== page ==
·         Carpentry: Dad owned a complete set of hand-tools and be manufacturing wooden chairs. Straw or hay was used to make sugans rope and intertwined to make the seat out of the chair. In the early 50's Dad, Jack and Tom built the new house of which Jack (R.I.P.) and family lived. When the old house was burned, they replaced the roof with slates; probably Dad thought it would be burned again. Anyhow the slates were installed in the new house.

·         Entertainment: the centre of the kitchen was cleared. Mother took down the Melodian (Concertina) several neighbours would show up. Irish Celtic set dancing, Preparation for the future. There were always decks of playing cards in the house, the main gambling game being: "The 25" and "Beggar your neighbour". Very good to train the memory. The younger ones sitting in front of the open fireplace.

·         Duffi's circus came to Gort once a year. The matinee late afternoon and the night-show! Mum and Dad always managed to have money for us all to go there. Cinema cost two Pence in an old shed belonging to Rave Cain. It is still there - opposite McNeills in Crow Street. There was no radio or television.

·         Hurling: was the main sport and each owned a hurling-stick - boys and girls. The field in front of the old house - we played seven a side. It was fiercely contested. Nearly all of us have some scares to remind us. Jack, Micky and myself played in the same team for Kiltartan.

·         Ghosts: the Ban-Shee followed Micko Dooley. He was running for his life. He just escaped into his house, banged the door closed before her face. With her big hair comb she hit the gable-end of the house and made a crack a foot wide from top to bottom. Micko often showed us the corner where he plastered it up.

·         Jack of the Lantern: this guy was really bad news! Once you seen the light you were compelled to follow it. You lost your orientation; you walked and walked until daylight, when you were released from the spell. That happened to our uncle Mattie in the big field.

·         The Rabbit: just as Martin Nolan was passing the graveyard in Kiltartan, a big black rabbit started running around him. He tried to hit him with his Schilalee (walking stick) - without success. Covered in sweat and exhausted he went into the graveyard, lied down on flagstone and kept soundly till daybreak. There was no doubt about it, but that Black Rabbit was the devil himself.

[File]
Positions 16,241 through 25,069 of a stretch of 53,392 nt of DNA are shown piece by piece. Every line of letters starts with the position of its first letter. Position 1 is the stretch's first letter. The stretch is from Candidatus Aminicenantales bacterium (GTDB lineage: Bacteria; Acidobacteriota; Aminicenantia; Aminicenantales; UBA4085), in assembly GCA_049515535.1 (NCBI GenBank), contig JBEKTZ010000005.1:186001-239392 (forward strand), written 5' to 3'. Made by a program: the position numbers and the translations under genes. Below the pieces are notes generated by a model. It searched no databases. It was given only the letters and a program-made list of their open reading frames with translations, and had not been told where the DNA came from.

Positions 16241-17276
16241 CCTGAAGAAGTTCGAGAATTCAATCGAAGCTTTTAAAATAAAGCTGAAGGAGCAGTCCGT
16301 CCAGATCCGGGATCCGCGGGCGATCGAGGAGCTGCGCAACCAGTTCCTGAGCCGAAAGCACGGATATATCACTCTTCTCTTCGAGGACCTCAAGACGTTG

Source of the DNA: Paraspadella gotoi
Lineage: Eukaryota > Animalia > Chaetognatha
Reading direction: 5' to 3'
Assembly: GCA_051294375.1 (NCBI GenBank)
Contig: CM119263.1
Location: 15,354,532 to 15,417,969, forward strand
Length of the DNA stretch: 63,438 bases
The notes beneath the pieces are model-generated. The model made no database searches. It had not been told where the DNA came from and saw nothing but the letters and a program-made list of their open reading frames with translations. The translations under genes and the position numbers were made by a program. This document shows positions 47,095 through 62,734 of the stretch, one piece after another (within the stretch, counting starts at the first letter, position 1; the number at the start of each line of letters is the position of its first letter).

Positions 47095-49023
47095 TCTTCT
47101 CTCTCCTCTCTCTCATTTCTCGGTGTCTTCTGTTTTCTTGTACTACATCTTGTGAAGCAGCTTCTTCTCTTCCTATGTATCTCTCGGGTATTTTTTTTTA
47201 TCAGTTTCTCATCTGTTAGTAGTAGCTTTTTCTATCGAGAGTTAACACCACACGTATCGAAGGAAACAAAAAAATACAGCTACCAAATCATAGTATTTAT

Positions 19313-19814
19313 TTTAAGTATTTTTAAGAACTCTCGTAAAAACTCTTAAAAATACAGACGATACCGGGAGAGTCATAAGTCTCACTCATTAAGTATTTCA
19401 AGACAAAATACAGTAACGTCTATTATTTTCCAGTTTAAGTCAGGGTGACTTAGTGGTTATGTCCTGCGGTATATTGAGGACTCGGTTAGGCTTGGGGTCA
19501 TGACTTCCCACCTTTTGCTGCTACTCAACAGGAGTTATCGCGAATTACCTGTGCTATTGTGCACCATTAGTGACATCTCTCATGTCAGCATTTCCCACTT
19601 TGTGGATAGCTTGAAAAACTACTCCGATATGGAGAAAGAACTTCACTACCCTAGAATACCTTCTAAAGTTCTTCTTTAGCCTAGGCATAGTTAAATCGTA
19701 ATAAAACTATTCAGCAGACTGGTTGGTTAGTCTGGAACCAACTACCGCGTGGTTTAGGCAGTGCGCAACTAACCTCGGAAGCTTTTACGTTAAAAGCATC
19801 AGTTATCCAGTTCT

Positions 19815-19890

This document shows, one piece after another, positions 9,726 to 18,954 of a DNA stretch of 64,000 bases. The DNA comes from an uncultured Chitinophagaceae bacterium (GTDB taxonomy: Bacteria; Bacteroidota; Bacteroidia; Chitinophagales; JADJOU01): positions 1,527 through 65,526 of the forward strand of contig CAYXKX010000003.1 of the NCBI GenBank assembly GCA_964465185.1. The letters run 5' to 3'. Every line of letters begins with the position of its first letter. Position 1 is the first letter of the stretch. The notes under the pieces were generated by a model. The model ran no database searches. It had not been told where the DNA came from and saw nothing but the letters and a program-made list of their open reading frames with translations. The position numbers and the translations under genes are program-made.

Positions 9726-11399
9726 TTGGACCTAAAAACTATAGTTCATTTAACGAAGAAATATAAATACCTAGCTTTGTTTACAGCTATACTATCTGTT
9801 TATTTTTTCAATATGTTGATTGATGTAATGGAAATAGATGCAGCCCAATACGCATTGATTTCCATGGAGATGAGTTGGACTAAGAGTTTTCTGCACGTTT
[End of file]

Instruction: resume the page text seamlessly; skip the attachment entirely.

·         Horses Head: Dad was returning from a visit to Padraic Fahey Teliria on his bike. Just as he was passing the double gate leading into St. Coleman's well, a white head of a horse appeared on the roadside. He said: "Jesus, Mary and Joseph" and the head disappeared. I don't have to tell you, but every time we passed the gate, we were thinking of it. After darkness the Fear God was in us. Looking back on account of those stories, everybody in Ireland was afraid in the dark.

·         Religion: the Rosary was recited in the kitchen every evening. For school the catechism had to be learned by heart. The Bible was taught extra. A priest visited the school once a month; he would question each pupil an God forbid if you could not answer!

·         Church:  most of us went to early Mass,  so we would not waste the day. Father Cassidy usually said 11:00 o'clock and that took an hour. The Angela's Bell struck at 12:00 o'clock. Most the congregation took off their caps, blessed themselves and in less then 30 seconds said the Angela's - With a nod or a wink they would split up and disappear into their favourite pub - through the back door!

·         Confession: every four weeks on Saturday-night. The two curates were in demand, because Father Cassidy was a bit deaf and very precise. In trying to by-pass the queue and hoping Father Cassidy would not listen too carefully. This was a grave error!

·         My sin: I kissed Maggie so + so, he was shouting! How old are you? You will be damned in hell! The whole church could hear him. Needless to say! I exited with a red face and all eyes upon me. But it had also a good side to it, as I was more in demand with the girls!

Looking back on our youth and growing up, we were a happy family. Grudges or hatred was always temporary. When necessary, we stuck up for each other and being such a large family, nobody wanted to hassle with one of us, otherwise the whole clan would be on top of them.

A certain amount of rivalling was present among us, which was always encouraged by our parents. Dad would say: be careful -you don't finish up in bully acre (the graveyard for homeless and paupers). He was keen to have a priest or a nun in the family. Mum wanted someone to be a doctor. They failed on both accounts.

Father Cassidy would preach: it is easier for a camel to go through the eye of a needle than a rich man to go to heaven. Some of you will have to sneak in - I suppose!

We were always in demand for working and at an early age, we started out in various directions.

I was a counter jumper at Batty Fahey's, Mary across the road in the millinery shop, Mick and Tom in building business etc., etc.. Much to the disgust of Pakie: Micky and myself joined up the Royal Air Force and put on King George's uniform.

But this is another story!

Dad's Toasts:

I have a good reason for drinking
one has just entered my head
if you don't drink when you're alive
how the hell can you drink when you are dead?

One summer's evening seven or eight cars were outside the house. A rumour spread: he was dead. In a short space of time about 100 cars were waiting to escort his remains to the church.

He went out to the lawn to prove he wasn't.

Himself and Patrick O'Connor went to Gort to celebrate and have a laugh. He obviously overdid it. Next day he had to go to hospital.

Brian and myself coincidentally arrived in Gort, only to be told by Jack Spellman what had happened.


We went directly to the hospital. Dad was sitting up in bed. When he saw us, he blessed himself and said:
"Jesus, now I know I am dead!
  (Well luckily he wasn't)